Today’s announcement by Citibank about a flaw in their app, comes as little surprise. While this particular flaw can be fixed with an update, the fact remains: The foundation is sitting on shifting sands. The iOS is first and foremost a consumer media platform. It has a great bright interface, and plays music and videos really well. It has a great eBook reader. But, these devices were not and are not built with security and privacy at their foundation.
When you mistype a word, iOS saves, it, unencrypted. When you use a map, iOS saves it, unencrypted. When info is “erased.” the platform saves it, unencrypted. As a forensic analysis, the iOS is a boon to uncovering information that the owner of the device would be shocked to learn can be discovered.
I am realistic. Many people are gaga for every device Apple makes. To borrow a phrase: “If Apple took a brick and called it an iPhone you would still want it.” For these people, buying a smartdevice is all about being trendy and the purchase is almost all based upon emotions. I doubt that anything they read about poor security on the iOS will change their behavior.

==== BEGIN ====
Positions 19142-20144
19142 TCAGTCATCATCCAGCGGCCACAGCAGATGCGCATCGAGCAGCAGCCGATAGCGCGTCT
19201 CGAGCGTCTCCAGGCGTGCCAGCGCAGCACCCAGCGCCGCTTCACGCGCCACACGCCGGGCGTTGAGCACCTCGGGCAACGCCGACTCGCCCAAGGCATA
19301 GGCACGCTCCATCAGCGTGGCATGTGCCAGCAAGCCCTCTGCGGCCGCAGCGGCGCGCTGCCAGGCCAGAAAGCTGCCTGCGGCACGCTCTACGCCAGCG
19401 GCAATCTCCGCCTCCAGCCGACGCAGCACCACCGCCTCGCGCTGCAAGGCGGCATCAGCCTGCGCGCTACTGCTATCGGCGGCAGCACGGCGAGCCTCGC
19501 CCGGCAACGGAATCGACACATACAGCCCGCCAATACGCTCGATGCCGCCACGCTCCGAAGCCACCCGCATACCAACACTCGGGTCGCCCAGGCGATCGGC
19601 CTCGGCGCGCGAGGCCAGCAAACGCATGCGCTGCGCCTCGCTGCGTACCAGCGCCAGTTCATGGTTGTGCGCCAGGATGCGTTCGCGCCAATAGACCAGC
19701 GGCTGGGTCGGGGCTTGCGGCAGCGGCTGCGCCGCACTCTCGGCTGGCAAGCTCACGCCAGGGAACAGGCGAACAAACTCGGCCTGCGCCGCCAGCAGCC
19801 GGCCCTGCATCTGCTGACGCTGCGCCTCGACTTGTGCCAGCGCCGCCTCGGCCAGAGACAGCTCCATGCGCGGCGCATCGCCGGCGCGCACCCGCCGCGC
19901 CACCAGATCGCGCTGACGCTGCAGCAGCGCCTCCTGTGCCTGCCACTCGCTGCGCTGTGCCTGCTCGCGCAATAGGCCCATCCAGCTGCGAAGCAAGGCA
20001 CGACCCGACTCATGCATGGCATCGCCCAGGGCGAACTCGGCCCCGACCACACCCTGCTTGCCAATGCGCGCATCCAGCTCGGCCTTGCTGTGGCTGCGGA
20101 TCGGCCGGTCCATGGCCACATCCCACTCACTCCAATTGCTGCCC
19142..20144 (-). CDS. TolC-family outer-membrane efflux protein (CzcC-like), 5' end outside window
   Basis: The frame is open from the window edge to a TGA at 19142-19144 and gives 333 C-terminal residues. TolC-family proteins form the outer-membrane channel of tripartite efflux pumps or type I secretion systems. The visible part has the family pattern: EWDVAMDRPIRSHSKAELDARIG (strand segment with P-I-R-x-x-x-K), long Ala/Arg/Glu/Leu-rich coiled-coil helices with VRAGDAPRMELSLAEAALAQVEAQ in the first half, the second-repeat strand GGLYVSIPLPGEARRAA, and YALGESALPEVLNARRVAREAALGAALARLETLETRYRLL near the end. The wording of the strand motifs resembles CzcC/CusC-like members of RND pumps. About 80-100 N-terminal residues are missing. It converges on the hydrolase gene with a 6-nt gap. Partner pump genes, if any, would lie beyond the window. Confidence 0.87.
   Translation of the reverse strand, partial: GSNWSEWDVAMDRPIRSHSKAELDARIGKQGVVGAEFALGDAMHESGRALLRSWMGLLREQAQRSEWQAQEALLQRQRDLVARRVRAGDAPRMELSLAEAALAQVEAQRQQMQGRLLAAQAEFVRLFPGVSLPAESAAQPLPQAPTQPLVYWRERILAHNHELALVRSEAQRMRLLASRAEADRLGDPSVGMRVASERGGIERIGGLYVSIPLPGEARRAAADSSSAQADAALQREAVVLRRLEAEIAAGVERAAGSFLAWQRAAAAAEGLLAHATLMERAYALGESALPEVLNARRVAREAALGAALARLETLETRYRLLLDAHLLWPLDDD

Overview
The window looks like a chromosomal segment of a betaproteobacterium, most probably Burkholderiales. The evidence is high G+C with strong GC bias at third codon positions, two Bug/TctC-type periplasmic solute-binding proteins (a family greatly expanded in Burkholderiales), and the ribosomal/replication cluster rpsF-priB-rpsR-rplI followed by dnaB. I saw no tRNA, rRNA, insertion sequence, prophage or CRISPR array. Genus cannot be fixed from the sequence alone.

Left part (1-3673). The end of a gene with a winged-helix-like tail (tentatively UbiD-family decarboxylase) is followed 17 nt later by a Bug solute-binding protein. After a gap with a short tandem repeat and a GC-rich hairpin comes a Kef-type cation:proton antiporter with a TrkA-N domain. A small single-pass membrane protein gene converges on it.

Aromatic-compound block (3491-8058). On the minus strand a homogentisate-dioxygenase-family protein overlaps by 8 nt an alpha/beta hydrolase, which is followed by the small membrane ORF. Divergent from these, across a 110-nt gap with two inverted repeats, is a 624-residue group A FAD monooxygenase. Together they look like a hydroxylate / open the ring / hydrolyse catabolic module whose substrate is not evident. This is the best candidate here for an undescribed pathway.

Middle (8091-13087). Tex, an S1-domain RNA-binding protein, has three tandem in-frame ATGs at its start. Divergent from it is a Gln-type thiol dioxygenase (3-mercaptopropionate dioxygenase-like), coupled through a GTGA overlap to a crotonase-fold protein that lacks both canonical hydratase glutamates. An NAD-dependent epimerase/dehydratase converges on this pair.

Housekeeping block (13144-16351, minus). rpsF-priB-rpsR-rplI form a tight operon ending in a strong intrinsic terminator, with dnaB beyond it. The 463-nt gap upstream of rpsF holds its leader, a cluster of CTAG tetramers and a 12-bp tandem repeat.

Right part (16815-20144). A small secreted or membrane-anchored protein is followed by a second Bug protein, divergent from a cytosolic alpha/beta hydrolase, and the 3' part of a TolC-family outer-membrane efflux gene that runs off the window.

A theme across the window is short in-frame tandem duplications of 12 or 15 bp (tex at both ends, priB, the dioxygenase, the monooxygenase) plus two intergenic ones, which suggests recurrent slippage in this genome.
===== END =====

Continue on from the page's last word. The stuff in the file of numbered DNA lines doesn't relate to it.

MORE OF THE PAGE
For others, I suggest “Think Different.” Resist the temptation to use an unprotected consumer device for business. Use your iPhone/iPad as a media device, and use Blackberries (with the Blackberry Enterprise Server), for business use. It looks like the industry will release business-oriented slate devices to compete with iPad. That may turn out to be smarter for business use.
Until Apple addresses the underlying security issues in the platform, it’s a safe prediction that we will hear other stories about security flaws hurting iOS users.